A diagram representing the Ansible structure of Tenks can be seen below. Blue rectangles represent playbooks, green rounded rectangles represent task books, red ellipses represent roles and yellow rhombi represent action plugins.



Tenks has a concept of ‘physical network’ which currently must map one-to-one to the hardware networks plugged into the hypervisors. It requires device mappings to be specified on a hypervisor for each physical network that is to be connected to nodes on that hypervisor. This device can be an interface, a Linux bridge or an Open vSwitch bridge. For each physical network that is given a mapping on a hypervisor, a new Tenks-managed Open vSwitch bridge is created. If the device mapped to this physnet is an interface, it is plugged directly into the new bridge. If the device is an existing Linux bridge, a veth pair is created to connect the existing bridge to the new bridge. If the device is an existing Open vSwitch bridge, an Open vSwitch patch port is created to link the two bridges.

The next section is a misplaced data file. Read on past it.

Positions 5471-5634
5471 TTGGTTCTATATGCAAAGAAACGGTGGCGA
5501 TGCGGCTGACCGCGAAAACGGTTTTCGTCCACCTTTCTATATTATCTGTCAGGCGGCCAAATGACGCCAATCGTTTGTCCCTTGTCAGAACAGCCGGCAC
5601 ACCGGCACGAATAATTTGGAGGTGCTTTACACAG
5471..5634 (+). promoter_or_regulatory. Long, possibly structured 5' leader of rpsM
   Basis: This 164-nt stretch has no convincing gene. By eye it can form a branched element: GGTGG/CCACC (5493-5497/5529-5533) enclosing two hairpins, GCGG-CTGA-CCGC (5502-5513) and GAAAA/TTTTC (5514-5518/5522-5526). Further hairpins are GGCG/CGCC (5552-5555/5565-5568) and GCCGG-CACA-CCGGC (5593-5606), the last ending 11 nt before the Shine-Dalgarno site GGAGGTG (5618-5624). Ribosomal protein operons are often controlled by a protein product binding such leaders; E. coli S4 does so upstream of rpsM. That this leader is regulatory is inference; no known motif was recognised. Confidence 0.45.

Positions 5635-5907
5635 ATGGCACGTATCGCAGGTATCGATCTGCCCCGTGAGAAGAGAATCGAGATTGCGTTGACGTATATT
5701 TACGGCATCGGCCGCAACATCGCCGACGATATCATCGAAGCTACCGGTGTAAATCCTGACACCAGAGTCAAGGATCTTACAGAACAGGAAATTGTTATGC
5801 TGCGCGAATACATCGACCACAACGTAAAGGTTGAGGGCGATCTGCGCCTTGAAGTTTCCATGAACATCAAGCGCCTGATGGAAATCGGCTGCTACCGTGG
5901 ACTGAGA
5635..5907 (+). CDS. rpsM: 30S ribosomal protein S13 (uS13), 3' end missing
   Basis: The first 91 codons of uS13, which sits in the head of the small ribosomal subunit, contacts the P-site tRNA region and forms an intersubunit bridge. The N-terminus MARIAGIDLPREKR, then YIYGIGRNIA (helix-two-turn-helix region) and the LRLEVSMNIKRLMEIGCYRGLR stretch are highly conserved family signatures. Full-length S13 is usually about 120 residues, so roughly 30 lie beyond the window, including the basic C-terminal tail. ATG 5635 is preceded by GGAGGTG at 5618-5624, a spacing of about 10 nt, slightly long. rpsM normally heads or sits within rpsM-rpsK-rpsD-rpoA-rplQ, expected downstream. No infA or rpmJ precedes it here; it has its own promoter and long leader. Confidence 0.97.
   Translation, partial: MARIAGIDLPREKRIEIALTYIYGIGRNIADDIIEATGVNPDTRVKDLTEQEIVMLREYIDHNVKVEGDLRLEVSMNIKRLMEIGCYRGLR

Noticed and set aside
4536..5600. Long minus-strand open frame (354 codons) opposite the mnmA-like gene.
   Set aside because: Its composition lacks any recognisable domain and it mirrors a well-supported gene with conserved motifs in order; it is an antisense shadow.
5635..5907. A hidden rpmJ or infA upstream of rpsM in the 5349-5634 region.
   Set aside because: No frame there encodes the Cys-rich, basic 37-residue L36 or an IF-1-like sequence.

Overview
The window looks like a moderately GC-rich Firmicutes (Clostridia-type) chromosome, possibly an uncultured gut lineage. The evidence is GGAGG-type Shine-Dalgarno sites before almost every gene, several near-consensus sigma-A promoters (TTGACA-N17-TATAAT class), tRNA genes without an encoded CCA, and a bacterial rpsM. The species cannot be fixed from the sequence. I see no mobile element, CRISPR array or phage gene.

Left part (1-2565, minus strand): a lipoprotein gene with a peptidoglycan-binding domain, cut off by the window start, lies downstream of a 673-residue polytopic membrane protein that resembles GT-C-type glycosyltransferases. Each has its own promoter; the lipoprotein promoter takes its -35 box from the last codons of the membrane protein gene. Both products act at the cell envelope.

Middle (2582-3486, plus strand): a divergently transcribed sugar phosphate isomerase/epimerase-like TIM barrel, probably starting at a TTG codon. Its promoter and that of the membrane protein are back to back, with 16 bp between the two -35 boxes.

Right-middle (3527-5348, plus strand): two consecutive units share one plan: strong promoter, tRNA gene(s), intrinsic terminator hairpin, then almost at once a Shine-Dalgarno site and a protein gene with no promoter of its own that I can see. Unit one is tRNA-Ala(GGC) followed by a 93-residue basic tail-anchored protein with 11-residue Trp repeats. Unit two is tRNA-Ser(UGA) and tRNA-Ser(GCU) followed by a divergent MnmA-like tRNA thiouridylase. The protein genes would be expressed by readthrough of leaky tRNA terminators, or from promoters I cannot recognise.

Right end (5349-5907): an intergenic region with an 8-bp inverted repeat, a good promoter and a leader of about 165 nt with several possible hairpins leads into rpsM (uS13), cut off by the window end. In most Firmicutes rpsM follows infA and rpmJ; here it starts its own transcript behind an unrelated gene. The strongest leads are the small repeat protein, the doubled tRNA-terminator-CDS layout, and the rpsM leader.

A new veth pair is created for each physical network that each node on each hypervisor is connected to, and one end of the pair is plugged into the Tenks Open vSwitch bridge for that physical network; the other end will be plugged into the node itself. Creation of these veth pairs is necessary (at least for the Libvirt provider) to ensure that an interface is present in Open vSwitch even when the node itself is powered off.

An example of the networking structure of Tenks is shown below. In this example, one node was requested to be connected to physnet0 and physnet1, and two nodes were requested to be connected just to physnet1.